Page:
Iowa State University’s Extension entomologists are asking you to be careful about harming honeybees as you get out an about in the warm weather and tend to your plants. Entomologist, Laura Jesse, says insecticides were one of the things mentioned in a recent report on the decline of the honeybee population across the U.S.
Jesse says it’s not easy to protect bees while you are trying to rid your garden of pests. “Bees are insects, and yet we have insect pests, so insecticides in general will harm bees. One class of insecticides that we’re concerned about right now is a class called neonicotinoids,” Jesse says.
She says this class of insecticides is very toxic to bees. And she says the neonicotinoids are systemic. “With most of our spray insecticides where you’ve got caterpillars, aphids and things, you spray it on and it dries. As long as you aren’t treating the plant when it’s flowering you are very unlikely to harm pollinating insects,” Jesse explains.
“Whereas with the systemic insecticides you can be putting it on long before the plant flowers and the insecticide is in the pollen and nectar. And we don’t know how much is in the pollen and nectar and for how long.” Jesse says you should determine if the damage to your plant is merely cosmetic, or there is still a problem that needs to be treated.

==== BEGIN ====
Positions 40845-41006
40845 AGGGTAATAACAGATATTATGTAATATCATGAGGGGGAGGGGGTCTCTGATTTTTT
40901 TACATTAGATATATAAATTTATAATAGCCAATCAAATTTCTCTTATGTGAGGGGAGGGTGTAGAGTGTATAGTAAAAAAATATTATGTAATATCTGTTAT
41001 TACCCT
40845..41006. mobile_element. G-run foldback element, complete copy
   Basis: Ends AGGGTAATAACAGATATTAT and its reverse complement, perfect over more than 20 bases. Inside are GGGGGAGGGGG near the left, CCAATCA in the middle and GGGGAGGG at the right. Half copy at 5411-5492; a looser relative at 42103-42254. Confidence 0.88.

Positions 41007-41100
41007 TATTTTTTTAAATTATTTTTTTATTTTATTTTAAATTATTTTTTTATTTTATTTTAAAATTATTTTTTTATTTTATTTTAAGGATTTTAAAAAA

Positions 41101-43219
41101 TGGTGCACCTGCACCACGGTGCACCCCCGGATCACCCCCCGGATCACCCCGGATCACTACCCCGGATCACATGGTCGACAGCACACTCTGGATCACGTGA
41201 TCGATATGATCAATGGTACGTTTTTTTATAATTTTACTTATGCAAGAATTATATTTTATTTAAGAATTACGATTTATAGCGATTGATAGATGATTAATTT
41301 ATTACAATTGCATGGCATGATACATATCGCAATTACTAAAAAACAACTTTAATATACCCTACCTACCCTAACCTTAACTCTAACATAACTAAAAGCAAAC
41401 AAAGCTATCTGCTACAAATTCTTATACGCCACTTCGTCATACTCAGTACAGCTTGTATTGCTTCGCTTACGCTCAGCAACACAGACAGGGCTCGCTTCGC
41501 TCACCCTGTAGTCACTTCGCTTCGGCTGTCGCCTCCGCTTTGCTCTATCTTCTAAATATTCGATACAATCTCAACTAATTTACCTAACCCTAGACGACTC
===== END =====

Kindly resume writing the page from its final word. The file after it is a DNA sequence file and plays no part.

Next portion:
“The first step is kind of look –there are still insects here it might be worth treating — and then consider other options. In the case of aphids, you can often blast a lot of them off with a hose and then come back with maybe a soap-based insecticide,” Jesse says.
She says always go through the other options before you move in with insecticides. Sometimes people miss the window to treat the insects that have done the damage, but spray anyway. “We call it a revenge spray, where you spray after the damage is done.”
Some people might be afraid of being stung and spray bees anytime they see them. Jesse says that’s not a good strategy.
She says honeybees and bumblebees are not that aggressive, while the yellow jackets are probably the most aggressive. But Jesse says yellow jackets eat a lot of insect pests and are very beneficial. Jesse says if you have questions you can call her or others at the Iowa State Plant and Insect Diagnostic Clinic at 515-294-0581.